The possibility to pursue work to supplement income may depend on the demands the program has on students. It should be carefully weighed if work leads to prolonged program durations or whether work placements can be meaningfully embedded into a program.

International students enrolled as full-time students with a valid study permit can work on campus for unlimited hours and work off-campus for no more than 20 hours a week.

A good starting point to explore student jobs is the UBC Work Learn program or a Co-Op placement.

Tax credits and RRSP withdrawals

Students with taxable income in Canada may be able to claim federal or provincial tax credits.

Canadian residents with RRSP accounts may be able to use the Lifelong Learning Plan (LLP) which allows students to withdraw amounts from their registered retirement savings plan (RRSPs) to finance full-time training or education for themselves or their partner.

Please review Filing taxes in Canada on the student services website for more information.

Cost Calculator

Applicants have access to the cost calculator to develop a financial plan that takes into account various income sources and expenses.

Enrolment, Duration & Other Stats

These statistics show data for the Master of Arts in Counselling Psychology (MA). Data are separated for each degree program combination. You may view data for other degree options in the respective program profile.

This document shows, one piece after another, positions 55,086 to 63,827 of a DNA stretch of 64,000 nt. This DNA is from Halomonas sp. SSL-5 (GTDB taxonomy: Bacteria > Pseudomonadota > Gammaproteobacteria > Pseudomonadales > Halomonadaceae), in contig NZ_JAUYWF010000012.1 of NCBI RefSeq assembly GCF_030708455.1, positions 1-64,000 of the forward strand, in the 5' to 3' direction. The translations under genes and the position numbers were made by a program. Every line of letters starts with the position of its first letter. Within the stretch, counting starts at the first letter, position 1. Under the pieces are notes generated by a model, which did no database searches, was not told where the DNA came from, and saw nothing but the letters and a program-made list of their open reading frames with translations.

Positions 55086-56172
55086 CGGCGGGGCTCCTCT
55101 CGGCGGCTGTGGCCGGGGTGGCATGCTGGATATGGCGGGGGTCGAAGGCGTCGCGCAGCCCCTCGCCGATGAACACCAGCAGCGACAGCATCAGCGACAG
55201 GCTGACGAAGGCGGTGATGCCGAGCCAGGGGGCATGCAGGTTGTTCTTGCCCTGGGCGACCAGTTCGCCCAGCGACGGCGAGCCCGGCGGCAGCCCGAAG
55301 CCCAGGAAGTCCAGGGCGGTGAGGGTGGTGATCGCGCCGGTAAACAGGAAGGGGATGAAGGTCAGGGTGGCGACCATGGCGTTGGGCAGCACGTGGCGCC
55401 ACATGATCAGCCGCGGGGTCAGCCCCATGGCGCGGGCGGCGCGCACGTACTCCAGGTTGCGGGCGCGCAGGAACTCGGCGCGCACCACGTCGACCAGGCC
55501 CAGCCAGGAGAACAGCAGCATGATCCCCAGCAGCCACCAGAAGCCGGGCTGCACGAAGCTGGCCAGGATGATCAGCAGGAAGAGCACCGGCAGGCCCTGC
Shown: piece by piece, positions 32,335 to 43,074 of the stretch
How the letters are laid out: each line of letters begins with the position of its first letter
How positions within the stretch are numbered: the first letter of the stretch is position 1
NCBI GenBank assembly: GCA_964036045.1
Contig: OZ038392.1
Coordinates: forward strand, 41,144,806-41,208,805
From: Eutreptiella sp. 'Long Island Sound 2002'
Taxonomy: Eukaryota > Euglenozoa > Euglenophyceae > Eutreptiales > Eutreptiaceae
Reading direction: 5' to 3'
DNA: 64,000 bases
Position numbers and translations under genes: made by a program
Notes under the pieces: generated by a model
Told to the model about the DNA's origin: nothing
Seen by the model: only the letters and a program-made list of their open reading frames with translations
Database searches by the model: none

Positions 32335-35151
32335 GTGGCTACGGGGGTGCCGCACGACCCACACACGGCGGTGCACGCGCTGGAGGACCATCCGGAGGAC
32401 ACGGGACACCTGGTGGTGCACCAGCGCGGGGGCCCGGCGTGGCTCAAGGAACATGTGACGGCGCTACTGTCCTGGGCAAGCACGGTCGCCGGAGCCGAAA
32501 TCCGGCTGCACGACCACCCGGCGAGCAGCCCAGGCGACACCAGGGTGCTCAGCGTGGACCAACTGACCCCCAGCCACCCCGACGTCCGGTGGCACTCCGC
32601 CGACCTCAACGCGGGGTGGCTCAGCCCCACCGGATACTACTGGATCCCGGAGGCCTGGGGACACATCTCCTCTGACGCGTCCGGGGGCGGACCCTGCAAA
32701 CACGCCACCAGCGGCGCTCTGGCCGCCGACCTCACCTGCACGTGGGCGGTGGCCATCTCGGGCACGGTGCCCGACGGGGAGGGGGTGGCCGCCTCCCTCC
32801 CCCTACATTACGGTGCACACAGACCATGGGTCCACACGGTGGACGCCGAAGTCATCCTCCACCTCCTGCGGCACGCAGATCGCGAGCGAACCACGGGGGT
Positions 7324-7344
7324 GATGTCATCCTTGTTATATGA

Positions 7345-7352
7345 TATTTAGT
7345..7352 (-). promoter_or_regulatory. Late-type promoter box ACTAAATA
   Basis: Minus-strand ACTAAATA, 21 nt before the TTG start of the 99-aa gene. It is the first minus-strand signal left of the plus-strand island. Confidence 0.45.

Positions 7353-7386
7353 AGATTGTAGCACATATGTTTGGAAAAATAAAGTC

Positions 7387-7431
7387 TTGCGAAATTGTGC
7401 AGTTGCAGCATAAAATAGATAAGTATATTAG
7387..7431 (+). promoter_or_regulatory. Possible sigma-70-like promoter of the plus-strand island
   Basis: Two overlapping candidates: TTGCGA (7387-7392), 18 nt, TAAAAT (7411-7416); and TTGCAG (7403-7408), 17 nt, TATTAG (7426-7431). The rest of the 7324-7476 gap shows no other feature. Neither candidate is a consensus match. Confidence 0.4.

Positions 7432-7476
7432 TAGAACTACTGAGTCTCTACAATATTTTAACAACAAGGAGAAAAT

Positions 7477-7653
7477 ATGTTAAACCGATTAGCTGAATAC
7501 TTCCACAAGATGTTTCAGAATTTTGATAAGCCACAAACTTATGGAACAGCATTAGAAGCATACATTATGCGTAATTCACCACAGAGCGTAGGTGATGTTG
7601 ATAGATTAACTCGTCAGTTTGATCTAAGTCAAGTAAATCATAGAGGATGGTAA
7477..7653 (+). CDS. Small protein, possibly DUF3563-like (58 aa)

Enrolment Data

 20192018201720162015
Applications4839454141
Offers10611169
New registrations10610139
Total enrolment3636525855

Completion Rates & Times

This program has a graduation rate of 97.87% based on 47 students admitted between 2009 - 2012. Based on 49 graduations between 2015 - 2018 the minimum time to completion is 1.99 years and the maximum time is 5.33 years with an average of 3.48 years of study. All calculations exclude leave times.
Disclaimer
Admissions data refer to all UBC Vancouver applications, offers, new registrants for each year, May to April [data updated: 10 March 2020]. Enrolment data are based on March 1 snapshots. Program completion data are only provided for datasets comprised of more than 4 individuals. Rates and times of completion depend on a number of variables (e.g. curriculum requirements, student funding), some of which may have changed in recent years for some programs [data updated: 27 October 2019].

Research Supervisors

This list shows faculty members with full supervisory privileges who are affiliated with this program. It is not a comprehensive list of all potential supervisors as faculty from other programs or faculty members without full supervisory privileges can request approvals to supervise graduate students in this program.

  • Bedi, Robinder (Educational Counselling, The Contextual Model of Counselling/Psychotherapy / Viewing Psychotherapy as a Cultural Practice, Counselling/psychotherapy in India, Counselling/psychotherapy/mental health with Punjabi/Sikh individuals, Counselling psychology disciplinary and professional issues)